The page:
Heavy Metals Toxification – A Risk Factor for the Development of Cardiovascular Disease
In this newsletter, we would like to provide you with up-to-date information on the subject of heavy metals, especially with regard to the development of cardiovascular diseases.
Heavy metals have long been a known cause or at least contributory cause of chronic diseases in complementary or functional medicine, and reducing the levels of so-called toxic metals in the body is an established part of therapy for many therapists, both medical doctors and alternative practitioners.
To date, conventional medicine has not or not sufficiently recognized chronic metal exposure for the development of chronic health problems or completely denies that it could be a problem. In my opinion, this is not causally comprehensible and also contradicts normal common sense.
I was all the more surprised by a statement from the American Heart Association (AHA). The AHA is a very influential organization in America, which also significantly influences guidelines for the treatment of cardiovascular disease (e.g., myocardial infarction). To date, metal exposure parameters have not been part of diagnostics to determine cardiovascular risk, i.e., the risk of developing a heart attack or stroke. These currently include parameters of blood glucose metabolism, hypertension and lipid metabolism.
Now comes the surprise: in a recent statement, the American Heart Association (AHA) calls for a rethink (Lamas et al, J Am Heart Ass. 2023; 12: e029852, https://pubmed.ncbi.nlm.nih.gov/37306302/).
In this statement, the AHA declares that metal exposures are a risk factor for developing cardiovascular disease, in addition to already known risk factors.American Heart Association (AHA)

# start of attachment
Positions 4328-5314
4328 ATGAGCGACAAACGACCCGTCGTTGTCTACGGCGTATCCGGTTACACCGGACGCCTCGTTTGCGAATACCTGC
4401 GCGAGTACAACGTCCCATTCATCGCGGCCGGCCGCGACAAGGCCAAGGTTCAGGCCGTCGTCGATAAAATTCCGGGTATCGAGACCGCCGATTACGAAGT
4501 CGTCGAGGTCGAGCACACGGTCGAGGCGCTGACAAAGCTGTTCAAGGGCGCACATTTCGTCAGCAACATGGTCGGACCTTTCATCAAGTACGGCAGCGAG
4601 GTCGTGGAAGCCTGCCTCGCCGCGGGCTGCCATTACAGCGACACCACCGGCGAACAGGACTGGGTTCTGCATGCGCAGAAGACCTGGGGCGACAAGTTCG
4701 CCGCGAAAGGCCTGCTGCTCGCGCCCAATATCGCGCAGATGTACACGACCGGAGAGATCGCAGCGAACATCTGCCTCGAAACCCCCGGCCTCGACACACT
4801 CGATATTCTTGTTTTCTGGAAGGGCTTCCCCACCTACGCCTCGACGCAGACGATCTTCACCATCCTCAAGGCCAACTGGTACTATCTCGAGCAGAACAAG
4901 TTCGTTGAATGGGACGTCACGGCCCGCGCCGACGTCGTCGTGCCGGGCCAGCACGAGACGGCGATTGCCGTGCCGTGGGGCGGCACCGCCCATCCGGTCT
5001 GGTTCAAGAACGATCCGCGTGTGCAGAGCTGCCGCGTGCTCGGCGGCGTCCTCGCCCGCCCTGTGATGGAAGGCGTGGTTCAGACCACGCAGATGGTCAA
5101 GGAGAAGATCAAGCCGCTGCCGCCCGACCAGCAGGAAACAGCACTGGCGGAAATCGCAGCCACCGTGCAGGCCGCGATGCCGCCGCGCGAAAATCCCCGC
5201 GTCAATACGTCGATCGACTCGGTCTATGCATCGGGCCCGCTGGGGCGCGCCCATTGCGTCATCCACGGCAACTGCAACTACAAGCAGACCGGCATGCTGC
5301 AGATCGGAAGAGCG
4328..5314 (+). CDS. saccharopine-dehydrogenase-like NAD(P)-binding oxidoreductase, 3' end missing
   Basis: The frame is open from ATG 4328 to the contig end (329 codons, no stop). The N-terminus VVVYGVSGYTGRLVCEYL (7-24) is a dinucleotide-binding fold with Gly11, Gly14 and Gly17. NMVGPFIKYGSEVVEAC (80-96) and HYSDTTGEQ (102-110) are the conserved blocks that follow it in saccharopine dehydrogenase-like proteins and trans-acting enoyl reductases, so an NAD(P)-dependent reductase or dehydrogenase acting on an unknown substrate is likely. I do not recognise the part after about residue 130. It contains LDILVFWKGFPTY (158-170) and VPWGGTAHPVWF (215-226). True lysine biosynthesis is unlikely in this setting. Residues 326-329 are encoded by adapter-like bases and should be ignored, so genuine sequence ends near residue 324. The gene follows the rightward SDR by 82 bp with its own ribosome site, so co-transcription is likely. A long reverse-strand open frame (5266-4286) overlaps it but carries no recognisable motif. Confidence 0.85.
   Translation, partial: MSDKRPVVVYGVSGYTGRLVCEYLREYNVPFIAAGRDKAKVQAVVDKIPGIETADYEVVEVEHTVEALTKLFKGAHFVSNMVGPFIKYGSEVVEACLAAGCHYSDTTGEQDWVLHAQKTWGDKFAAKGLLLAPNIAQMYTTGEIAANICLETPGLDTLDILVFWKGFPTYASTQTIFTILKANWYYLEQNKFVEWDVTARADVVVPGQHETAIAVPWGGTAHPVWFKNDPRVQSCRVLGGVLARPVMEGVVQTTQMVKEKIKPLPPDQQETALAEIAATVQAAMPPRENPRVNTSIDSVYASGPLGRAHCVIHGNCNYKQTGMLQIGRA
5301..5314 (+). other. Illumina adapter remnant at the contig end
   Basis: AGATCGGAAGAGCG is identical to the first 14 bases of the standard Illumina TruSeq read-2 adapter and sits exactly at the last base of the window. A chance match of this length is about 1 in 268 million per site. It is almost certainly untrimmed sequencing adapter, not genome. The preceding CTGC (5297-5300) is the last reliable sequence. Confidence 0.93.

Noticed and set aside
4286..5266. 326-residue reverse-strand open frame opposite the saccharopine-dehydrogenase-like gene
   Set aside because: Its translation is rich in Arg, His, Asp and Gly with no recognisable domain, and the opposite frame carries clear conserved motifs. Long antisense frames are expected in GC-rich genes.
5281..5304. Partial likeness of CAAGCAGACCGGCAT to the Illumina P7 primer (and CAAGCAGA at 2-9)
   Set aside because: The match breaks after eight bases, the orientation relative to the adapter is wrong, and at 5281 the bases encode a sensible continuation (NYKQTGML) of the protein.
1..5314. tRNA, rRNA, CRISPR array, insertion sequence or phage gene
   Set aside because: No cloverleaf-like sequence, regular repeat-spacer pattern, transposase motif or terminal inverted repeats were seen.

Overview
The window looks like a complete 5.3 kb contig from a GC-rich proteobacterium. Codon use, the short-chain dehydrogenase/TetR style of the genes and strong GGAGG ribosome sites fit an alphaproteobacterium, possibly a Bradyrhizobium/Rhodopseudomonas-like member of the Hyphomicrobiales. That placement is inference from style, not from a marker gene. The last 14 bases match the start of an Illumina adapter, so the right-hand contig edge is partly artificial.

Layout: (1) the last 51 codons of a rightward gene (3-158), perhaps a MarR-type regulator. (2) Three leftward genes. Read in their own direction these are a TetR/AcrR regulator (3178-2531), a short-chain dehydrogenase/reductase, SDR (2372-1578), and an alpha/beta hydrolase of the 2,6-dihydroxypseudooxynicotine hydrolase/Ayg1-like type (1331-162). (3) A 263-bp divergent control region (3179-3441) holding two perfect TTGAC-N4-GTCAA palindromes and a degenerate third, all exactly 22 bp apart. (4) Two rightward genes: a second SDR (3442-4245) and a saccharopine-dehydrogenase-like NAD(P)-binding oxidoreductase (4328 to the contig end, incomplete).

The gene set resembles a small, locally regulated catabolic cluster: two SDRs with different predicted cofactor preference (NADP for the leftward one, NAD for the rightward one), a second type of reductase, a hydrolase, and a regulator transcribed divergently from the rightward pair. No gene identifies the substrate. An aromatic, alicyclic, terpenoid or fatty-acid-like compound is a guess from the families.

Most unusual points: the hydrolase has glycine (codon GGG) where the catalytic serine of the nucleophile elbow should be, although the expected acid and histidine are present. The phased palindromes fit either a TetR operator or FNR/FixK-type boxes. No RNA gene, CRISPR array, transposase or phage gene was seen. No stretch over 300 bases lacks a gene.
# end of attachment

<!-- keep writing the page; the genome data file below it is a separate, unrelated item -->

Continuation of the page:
The AHA postulates that toxic metals such as arsenic, lead and cadmium can disrupt important functions and reactions in the body. According to the AHA, this can lead to oxidative stress and chronic inflammation , among other things, especially in venous and arterial vessels. This manifests as endothelial dysfunction, hypertension, dyslipidemia, and changes in the excitatory (conduction system) and contractile (force) function of the heart muscle, according to the AHA.
Furthermore, the AHA says that toxic metals such as lead, cadmium and arsenic are associated with subclinical atherosclerosis, coronary artery stenosis and calcification, as well as increased risk of ischemic heart disease (heart attack) and stroke, left ventricular hypertrophy and heart failure, and peripheral arterial disease .
At the end, the AHA says, and I quote:
“Together with strengthening public health measures to prevent metal exposures, development of more sensitive and selective measurement modalities, clinical monitoring of metal exposures, and the development of metal chelation therapies could further diminish the burden of cardiovascular disease attributable to metal exposure.”American Heart Association (AHA)
I was very surprised by this last statement. The last years I was ridiculed and sometimes treated very disparagingly by classical orthodox medical colleagues for performing laboratory tests to detect metal contamination and for performing chelation therapies (for more information click here: https://imstro.com/en/heavy-metal-detoxification/). In my humble opinion, the ignorance and arrogance in the field of classical medicine reaches record levels in many areas and is unworthy of a high-level orthodox medicine. But this is due to the system through which orthodox medicine is run, and not to orthodox medicine itself, which I appreciate very much. But I don’t want to get political here.